Workers: expect more tube strikes

RMT flag outside tube station

Some Rail Maritime and Transport (RMT) union members are starting to prepare for further strike action on the London Underground (LU) after the second of two planned 48-hour strikes was called off earlier in the month following what was described as a last-minute deal.

Workers on the underground network are finding it increasingly difficult to accept that the two month review period agreed between unions and management, of which only four weeks remains, will end in any concessions being offered according to sources familiar with the situation.

A Solidarity Federation militant who works on the tube said: "Most [RMT] reps and activists strongly believe management are going to press ahead with their plans and they are using the review period to get ready to to rail-road the same cuts in as soon as the truce is over."

"With LU increasingly open bragging that the RMT has capitulated and is now assisting with their modernisation plans we're stating the urgent need to re-mobilise on the shop floor in anticipation of the failure of talks and the company's re-launching of the cuts and closures," they continued.

Members of the RMT, representatives and activists are currently discussing a number disputes with both London Underground and Transport for London (TfL) including the 950 proposed job cuts combined with pay cuts on stations and the closure of ticket offices.

There are also live disputes over casualisation, pension capping on TfL and the victimisation of Mark Harding and other militants.

Earlier in the month RMT officials suspended further planned strike action after union members struck for 48hrs along with members of TSSA also receiving some support from principled ASLEF tube drivers who refused to cross picket lines.

If the union fail to win this dispute, militants are expecting London Underground to roll Fit for the Future – Stations to all grades on a grade by grade basis, weakening union members by drastically reducing staff numbers making it harder for members to take strike action.

With the RMT in a weakened state, militants expect LU to go even further on the offensive by capping the TfL pension, removing its final salary status and trying to wipe out the union. The victimisation of union representatives such as Harding and others is seen to mark the start of this process.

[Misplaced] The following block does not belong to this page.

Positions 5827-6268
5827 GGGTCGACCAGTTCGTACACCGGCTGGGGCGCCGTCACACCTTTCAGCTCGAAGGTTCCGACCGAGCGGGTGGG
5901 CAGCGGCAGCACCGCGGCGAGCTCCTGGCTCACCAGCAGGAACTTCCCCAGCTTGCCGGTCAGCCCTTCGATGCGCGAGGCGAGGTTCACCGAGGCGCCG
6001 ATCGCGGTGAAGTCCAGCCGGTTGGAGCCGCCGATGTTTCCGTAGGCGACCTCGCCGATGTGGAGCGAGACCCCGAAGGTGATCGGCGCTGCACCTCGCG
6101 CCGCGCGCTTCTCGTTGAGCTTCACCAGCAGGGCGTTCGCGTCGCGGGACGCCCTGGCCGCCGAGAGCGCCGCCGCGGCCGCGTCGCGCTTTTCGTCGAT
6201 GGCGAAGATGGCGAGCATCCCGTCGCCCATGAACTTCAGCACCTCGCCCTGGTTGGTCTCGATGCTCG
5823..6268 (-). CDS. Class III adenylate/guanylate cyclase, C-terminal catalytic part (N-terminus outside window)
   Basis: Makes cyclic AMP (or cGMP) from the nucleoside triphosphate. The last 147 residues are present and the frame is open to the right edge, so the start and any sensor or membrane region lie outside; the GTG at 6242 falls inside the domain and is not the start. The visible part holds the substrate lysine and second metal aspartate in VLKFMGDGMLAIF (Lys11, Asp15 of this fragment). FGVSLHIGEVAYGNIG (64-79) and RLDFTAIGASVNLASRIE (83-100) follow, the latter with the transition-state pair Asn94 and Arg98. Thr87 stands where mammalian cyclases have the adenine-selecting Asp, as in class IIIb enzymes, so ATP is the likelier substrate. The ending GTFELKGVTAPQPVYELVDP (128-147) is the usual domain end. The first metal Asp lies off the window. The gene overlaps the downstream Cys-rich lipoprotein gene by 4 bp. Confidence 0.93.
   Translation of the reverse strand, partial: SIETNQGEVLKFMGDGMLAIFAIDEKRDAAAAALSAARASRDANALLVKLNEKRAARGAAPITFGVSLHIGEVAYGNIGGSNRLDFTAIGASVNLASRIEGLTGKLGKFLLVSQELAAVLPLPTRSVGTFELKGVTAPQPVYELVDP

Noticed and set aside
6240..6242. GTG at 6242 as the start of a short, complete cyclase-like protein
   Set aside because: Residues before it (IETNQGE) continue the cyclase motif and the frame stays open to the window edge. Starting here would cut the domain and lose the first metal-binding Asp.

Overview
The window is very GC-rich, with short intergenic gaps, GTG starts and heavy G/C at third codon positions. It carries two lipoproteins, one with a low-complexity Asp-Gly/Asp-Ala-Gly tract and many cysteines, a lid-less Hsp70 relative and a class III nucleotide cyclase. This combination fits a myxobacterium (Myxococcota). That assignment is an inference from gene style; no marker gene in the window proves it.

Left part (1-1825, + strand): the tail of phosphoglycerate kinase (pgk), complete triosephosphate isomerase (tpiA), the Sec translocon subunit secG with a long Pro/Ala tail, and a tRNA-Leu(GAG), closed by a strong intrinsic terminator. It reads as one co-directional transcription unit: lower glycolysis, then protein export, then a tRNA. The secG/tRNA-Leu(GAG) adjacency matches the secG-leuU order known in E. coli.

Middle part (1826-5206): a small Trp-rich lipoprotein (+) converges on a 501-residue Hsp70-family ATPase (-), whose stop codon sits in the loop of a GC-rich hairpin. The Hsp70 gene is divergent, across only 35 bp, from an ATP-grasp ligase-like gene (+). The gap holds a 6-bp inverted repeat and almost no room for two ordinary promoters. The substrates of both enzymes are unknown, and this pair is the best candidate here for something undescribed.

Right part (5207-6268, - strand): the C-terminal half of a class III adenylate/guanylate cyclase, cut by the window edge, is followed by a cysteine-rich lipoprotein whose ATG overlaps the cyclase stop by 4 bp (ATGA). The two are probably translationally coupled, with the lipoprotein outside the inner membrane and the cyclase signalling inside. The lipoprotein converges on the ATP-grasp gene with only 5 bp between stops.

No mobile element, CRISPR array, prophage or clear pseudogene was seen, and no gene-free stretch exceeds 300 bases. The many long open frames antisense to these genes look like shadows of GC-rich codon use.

A core group of union members are promoting a "let's fight while we still have an army" approach, and taking the go for everything position of no job cuts, no ticket office closures, no victimisation of reps, no cap on TfL pension and core work by LU staff.

To achieve this they plan on supporting the lay rep negotiators in putting forward the above position in current ACAS agreed 8 week talks, setting strike dates soon to occur just after the agreed truce period, remobilising RMT reps and members and campaigning among supporters.

One RMT militant who spoke to libcom.org believes the union suspended the strike action on a strong note and LU will soon provide evidence of treachery in the talks to make it easy for the union to justify naming further strike dates to members.

"Now is not the time for union leaders, reps or members on the tube to shrink back from hard hitting industrial action. There can be no sitting on the fence now, nor can there be a settlement which does not involve removal of charges against members and reps during the strike," they said.

Comments

Steven.
Feb 28 2014 20:40

Further on this note, London Underground has just advertised a £16 billion contract to provide driverless trains on several lines for midway through the next decade. The main reason for doing this of course would be to undermine the organisation of tube drivers, which is very strong:
http://www.standard.co.uk/news/transport/tfl-advertises-16bn-contract-for-driverless-tube-trains-9160208.html

Bob Crow has previously always said that driverless trains just wouldn't work in London, as the network is too old, and importantly you cannot walk down the tracks if a train fails. However the way London Underground seem to be trying to work around this is saying that the trains would be manned, just not driven by people. So essentially less training would be needed to provide scabs. That said, it wouldn't necessarily be the end of the world for job organisation on the underground, as DLR workers have successfully shut down their driverless network by striking, as some workers are still necessary…

Steven.
Mar 1 2014 00:22

Well that was quick, according to the RMT jobs campaign Facebook page the RMT is now officially in dispute around this issue as well, which goes against previous promises from management to consult them before doing anything on this:
https://www.facebook.com/everyjobmatters

Steven.
May 5 2014 11:48

So, I think we pretty much broke this story first!

Anyway, the second of the new set of strikes has now been suspended, apparently following progress the union has made in negotiations:
http://www.bbc.co.uk/news/uk-england-london-27282596

To me it looks like the main area of change seems to be that they have now agreed to protect earnings for those workers moved to different jobs, who previously were facing pay cuts of up to £12,000 per year.

Although if that understanding is incorrect please let me know.

The review of ticket offices is set to continue, however it seems like this outcome is predetermined (i.e. that all ticket offices will close)